Reporting on Politics and Policy.

Sept. 15 2014 8:56 PM

The Benghazi Whistleblower Who Might Have Revealed a Massive Scandal on his Poetry Blog

There have been so many Benghazi Bombshells that the non-obsessive might naturally wind up confused. The March 2013 CNN report on CIA agents who were not talking? Bombshell. The April 2013 House report that portrayed Hillary Clinton's state department as incompetent? The May 2013 hearing at which three veterans of the state department said they immediately classified the September 11, 2012 events as an attack, by terrorists? Bombshell. This month's Fox News special, in which three security contractors said they were told to "stand down?" Bombshell.

Maybe it's because the two words are alliterative; maybe it's because one of these stories inevitably is going to change everything. Today, former CBS News reporter and current contributor to the Heritage Foundation's Daily Signal Sharyl Attkisson has a "bombshell" interview with former Deputy Assistant Secretary Raymond Maxwell, who was placed on "administrative leave" after a review of the attacks. In March 2013, The Daily Beast's Josh Rogin nabbed an interview with Maxwell, in which he attempted to clear his name amid charges that he was laid off for incompetence.

He believes that Clinton’s staff, not the ARB, was in charge of the review of the attack that took place during her watch.
“The flaws in the process were perpetrated by the political leadership at State with the complicity of the senior career leadership,” he said. “They should be called to account.”

In May 2013, Maxwell granted an interview to the House Foreign Affairs Committee; weeks later he talked to the House Oversight Committee. The gist of the story each time was that Maxwell, who had not culpable, was scapegoated to protect the careers of others.

That's what makes the new story so baffling. If it's true, Maxwell has been sitting for at least 18 months on a story that puts Hillary Clinton political advisors at the center of a conspiracy to conceal documents that could be damaging to Clinton. They did it in a basement on a Sunday, and Maxwell butted in to have the scheme described by " a State Department office director" who was close to the Clintonites.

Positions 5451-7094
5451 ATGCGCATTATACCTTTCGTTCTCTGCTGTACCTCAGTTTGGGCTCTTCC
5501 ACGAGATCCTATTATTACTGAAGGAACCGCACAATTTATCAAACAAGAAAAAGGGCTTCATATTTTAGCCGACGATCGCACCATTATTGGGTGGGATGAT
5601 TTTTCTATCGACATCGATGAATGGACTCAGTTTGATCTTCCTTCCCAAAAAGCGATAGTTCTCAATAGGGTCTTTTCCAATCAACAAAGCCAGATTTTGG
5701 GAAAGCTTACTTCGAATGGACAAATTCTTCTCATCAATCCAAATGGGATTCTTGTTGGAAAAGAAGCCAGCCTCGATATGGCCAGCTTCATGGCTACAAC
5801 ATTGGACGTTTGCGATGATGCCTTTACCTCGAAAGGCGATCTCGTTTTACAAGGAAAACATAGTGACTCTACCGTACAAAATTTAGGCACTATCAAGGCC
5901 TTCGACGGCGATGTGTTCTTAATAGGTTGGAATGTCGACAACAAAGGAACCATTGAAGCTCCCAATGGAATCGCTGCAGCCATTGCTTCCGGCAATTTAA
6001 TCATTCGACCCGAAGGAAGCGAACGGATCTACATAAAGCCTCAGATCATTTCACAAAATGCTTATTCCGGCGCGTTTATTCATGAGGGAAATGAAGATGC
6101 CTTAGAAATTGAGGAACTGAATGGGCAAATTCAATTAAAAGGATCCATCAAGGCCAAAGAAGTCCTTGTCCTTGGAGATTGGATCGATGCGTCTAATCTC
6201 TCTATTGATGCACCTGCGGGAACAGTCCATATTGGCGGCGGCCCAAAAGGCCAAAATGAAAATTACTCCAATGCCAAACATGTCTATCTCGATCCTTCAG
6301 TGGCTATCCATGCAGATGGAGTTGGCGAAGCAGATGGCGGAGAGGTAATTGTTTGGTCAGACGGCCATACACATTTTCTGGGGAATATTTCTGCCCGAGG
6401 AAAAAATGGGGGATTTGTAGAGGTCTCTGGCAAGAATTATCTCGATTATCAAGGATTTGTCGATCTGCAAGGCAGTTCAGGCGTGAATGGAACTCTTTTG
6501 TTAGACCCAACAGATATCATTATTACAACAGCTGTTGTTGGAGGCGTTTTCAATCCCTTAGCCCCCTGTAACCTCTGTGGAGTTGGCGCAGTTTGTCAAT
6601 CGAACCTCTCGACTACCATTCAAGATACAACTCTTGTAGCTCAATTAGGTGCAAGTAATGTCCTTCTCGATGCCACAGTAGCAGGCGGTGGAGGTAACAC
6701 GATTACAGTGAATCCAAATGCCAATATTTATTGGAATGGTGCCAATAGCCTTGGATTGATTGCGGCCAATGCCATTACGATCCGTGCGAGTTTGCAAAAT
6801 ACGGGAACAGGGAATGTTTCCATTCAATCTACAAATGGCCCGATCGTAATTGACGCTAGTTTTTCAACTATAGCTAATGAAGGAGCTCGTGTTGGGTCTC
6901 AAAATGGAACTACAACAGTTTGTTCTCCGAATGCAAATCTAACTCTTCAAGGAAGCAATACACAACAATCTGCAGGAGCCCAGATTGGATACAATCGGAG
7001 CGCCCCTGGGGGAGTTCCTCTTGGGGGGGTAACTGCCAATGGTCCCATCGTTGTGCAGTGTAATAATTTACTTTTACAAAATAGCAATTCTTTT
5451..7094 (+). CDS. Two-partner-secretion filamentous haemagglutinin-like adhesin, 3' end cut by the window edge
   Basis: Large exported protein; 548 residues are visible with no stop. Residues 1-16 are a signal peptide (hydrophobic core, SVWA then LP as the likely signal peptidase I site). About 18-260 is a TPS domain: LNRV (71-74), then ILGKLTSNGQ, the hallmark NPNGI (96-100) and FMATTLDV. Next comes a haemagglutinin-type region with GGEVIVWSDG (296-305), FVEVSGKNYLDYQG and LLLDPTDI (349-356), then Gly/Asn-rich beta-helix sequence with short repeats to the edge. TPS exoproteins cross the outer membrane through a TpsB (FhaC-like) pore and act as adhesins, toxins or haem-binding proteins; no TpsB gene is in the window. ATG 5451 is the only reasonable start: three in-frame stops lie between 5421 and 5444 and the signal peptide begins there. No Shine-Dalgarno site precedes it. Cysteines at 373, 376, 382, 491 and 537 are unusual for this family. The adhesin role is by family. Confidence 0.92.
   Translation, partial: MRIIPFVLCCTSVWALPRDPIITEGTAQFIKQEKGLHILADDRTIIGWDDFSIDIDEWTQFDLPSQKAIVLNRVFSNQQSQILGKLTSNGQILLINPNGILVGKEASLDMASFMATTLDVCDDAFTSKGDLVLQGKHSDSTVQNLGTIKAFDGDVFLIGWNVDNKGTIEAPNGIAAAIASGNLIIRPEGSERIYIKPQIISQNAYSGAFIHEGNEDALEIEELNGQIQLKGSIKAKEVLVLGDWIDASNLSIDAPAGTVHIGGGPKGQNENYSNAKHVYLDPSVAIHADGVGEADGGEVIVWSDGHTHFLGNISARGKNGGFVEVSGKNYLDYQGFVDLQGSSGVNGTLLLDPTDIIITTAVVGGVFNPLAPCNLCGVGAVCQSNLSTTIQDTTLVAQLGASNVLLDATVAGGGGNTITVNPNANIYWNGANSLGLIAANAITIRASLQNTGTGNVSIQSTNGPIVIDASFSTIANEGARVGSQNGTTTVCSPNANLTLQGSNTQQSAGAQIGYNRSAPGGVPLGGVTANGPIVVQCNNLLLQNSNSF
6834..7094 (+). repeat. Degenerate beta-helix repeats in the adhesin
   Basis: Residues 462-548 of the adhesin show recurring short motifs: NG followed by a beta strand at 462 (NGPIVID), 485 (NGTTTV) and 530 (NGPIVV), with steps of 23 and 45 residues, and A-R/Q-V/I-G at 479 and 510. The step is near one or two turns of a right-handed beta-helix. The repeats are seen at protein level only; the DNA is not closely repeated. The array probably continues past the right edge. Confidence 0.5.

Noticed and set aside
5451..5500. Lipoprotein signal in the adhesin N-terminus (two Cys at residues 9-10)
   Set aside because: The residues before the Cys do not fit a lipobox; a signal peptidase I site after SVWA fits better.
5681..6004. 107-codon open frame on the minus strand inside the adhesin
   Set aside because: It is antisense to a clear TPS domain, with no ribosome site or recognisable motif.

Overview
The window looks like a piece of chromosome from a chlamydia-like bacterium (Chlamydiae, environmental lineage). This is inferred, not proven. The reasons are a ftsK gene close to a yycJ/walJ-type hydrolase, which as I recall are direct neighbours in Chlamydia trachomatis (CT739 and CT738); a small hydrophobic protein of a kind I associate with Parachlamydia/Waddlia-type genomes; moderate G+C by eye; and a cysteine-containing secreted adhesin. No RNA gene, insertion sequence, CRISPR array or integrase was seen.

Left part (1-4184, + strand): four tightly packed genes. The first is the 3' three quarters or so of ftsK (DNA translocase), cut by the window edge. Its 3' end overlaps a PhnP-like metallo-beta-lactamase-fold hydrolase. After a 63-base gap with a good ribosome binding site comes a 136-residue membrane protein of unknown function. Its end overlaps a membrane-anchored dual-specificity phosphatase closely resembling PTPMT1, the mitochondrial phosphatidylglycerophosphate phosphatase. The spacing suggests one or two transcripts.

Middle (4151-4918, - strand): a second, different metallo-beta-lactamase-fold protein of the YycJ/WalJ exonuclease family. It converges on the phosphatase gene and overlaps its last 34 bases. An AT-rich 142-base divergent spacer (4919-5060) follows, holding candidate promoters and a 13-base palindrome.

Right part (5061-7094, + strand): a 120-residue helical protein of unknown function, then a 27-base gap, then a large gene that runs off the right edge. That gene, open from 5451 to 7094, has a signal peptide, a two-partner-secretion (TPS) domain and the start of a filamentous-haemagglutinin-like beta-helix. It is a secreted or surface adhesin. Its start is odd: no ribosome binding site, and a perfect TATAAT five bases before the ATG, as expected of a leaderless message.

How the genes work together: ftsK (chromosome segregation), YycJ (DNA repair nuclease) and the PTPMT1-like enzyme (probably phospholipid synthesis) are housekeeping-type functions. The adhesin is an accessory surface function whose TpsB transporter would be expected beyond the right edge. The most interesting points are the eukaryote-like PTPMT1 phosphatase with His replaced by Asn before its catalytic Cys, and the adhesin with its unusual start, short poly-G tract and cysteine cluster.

“She told me, ‘Ray, we are to go through these stacks and pull out anything that might put anybody in the [Near Eastern Affairs] front office or the seventh floor in a bad light,’” says Maxwell. He says “seventh floor” was State Department shorthand for then-Secretary of State Clinton and her principal advisers.
“I asked her, ‘But isn’t that unethical?’ She responded, ‘Ray, those are our orders.’ ”
A few minutes after he arrived, Maxwell says, in walked two high-ranking State Department officials.
In an interview Monday morning on Fox News, Rep. Jason Chaffetz, R-Utah, named the two Hillary Clinton confidants who allegedly were present: One was Cheryl Mills, Clinton’s chief of staff and a former White House counsel who defended President Bill Clinton during his impeachment trial. The other, Chaffetz said, was Deputy Chief of Staff Jake Sullivan, who previously worked on Hillary Clinton’s and then Barack Obama’s presidential campaigns.
“When Cheryl saw me, she snapped, ‘Who are you?’” Maxwell says. “Jake explained, ‘That’s Ray Maxwell, an NEA deputy assistant secretary.’ She conceded, ‘Well, OK.’”

Holy... what the... why not mention that sooner? Previously, this was a story of a guy who was railroaded in order to protect the Clintons. It could have been a story about a guy who witnessed Clinton allies hiding evidence. You could compare this to Watergate, but Maxwell, unlike the members of the Nixon administration asked for evidence, was no longer on the team and already giving interviews about how his former bosses screwed up. Now, he says "he couldn’t help but wonder if the ARB—perhaps unknowingly—had received from his bureau a scrubbed set of documents." Why hold off on the "scrubbing" until now?